Why USCIS’s New Mission Statement Is So Crucial


United States Citizenship and Immigration Services (USCIS) unveiled a new mission statement this week, signaling a significant shift in how the agency wants to tell its story and shape its priorities going forward.

On February 8, USCIS Director Ur Jaddou announced the agency’s new mission.

“USCIS delivers on America’s promise as a nation of welcome and opportunity with fairness, integrity, and respect for all those we serve.”

Director Jaddou said the new mission statement reflects staff feedback, the Biden administration’s priorities and its vision for an inclusive and accessible agency. But it’s more than that. The new mission statement signals a shift in the narrative as it begins to tell a new story about the role USCIS wants to play in American life.

It’s understandable that an overhaul of the mission statement may not be satisfactory for those who have suffered from unimaginable delays and questionable customer service for years. But if you think about the dominant narratives that have shaped the work of the immigration agency over the past twenty years, this is extremely important. When you look back, it becomes clear how the agency got here.

When the Department of Homeland Security (DHS) was founded after 9/11, the US government placed 22 of its agencies under the DHS umbrella. These agencies, including what is now USCIS, became responsible for protecting Americans and securing the homeland. With the birth of DHS came a new mandate and a new narrative for the agencies under its direction.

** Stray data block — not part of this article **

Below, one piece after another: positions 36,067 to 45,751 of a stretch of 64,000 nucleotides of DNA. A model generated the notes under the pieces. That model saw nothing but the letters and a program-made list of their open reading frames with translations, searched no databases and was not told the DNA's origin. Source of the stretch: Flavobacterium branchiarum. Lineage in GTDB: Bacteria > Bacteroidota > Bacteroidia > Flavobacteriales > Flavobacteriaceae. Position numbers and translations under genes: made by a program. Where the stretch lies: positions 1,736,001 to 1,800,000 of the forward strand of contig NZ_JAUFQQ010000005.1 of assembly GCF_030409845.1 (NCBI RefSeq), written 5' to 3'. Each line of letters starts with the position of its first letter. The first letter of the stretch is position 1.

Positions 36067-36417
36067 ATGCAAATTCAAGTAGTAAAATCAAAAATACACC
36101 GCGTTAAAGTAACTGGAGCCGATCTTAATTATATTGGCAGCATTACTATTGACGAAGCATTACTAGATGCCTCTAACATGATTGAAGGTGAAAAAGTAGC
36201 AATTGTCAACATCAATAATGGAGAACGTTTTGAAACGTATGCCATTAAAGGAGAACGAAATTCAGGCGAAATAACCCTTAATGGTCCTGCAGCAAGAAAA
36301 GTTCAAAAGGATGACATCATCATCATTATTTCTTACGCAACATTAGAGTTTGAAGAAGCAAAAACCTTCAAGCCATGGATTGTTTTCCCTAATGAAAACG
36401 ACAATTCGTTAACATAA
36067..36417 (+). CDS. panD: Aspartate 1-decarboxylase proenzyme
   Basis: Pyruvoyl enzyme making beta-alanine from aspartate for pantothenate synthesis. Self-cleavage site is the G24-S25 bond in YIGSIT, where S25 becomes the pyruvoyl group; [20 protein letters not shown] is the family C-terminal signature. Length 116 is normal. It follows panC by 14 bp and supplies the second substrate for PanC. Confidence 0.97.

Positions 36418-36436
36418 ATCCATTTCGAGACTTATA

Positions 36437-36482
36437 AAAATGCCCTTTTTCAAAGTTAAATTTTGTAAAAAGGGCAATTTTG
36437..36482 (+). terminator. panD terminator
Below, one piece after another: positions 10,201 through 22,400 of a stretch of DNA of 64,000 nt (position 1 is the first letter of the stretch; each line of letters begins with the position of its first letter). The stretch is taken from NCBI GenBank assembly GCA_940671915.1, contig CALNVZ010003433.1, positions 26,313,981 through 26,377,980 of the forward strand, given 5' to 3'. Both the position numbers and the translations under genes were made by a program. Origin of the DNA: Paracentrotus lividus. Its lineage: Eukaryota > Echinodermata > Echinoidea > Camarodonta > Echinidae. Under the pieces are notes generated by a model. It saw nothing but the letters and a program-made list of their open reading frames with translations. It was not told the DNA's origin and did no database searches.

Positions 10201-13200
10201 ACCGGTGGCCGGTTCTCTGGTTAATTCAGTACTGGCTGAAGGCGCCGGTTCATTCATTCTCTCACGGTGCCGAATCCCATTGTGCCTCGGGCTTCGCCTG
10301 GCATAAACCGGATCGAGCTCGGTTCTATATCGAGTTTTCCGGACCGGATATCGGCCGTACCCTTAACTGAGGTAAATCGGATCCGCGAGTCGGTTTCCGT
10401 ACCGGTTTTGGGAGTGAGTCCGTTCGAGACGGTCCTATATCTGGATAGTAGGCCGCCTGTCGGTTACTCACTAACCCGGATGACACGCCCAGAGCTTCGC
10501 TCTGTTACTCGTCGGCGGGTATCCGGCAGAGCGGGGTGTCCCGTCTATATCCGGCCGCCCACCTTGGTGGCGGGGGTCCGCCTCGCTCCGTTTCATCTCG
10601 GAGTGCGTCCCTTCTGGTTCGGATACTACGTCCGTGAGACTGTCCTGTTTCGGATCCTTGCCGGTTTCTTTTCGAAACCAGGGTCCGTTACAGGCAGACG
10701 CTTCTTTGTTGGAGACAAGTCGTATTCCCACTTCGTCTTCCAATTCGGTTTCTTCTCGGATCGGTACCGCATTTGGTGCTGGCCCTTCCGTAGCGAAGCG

Overall, this narrative of “safety and security” has resulted in the US government treating almost all foreign-born people entering the United States as a potential threat.

The former Immigration and Naturalization Service (INS), part of which became USCIS – an immigration benefits processing agency – was incorporated into the DHS law enforcement regime. Not surprisingly, since then, the DHS “safety and security” narrative has begun to seep into USCIS mission statements and policies. The agency has focused more on law enforcement and “extreme verification” than benefits processing, ensuring a good customer service experience and working to make the United States a more welcoming place to American wannabes.

This resulted in aggressive bureaucratic barriers that even impeded regular migration flows.

Clearly, narrative shifts and mission statements have consequences and can spur action.

For one of DHS’ leading immigration agencies to announce that it offers a welcoming narrative to ensure that those applying for immigration benefits are treated with fairness, integrity, and respect is a massive change.

True, this will not lead to a rapid elimination of long waiting times and arrears. But starting to recast the agency’s vision and expectations for how it treats its clients is a hugely important starting point. If the agency can continue to focus on this mission, we could see major changes in their policies and practices coming.

It has always been true that words matter and ideas and actions flow from them. This has proven true many times.

We also now have a USCIS Mission Statement that can be used to measure its progress.

This is a victory and a crucial step forward.


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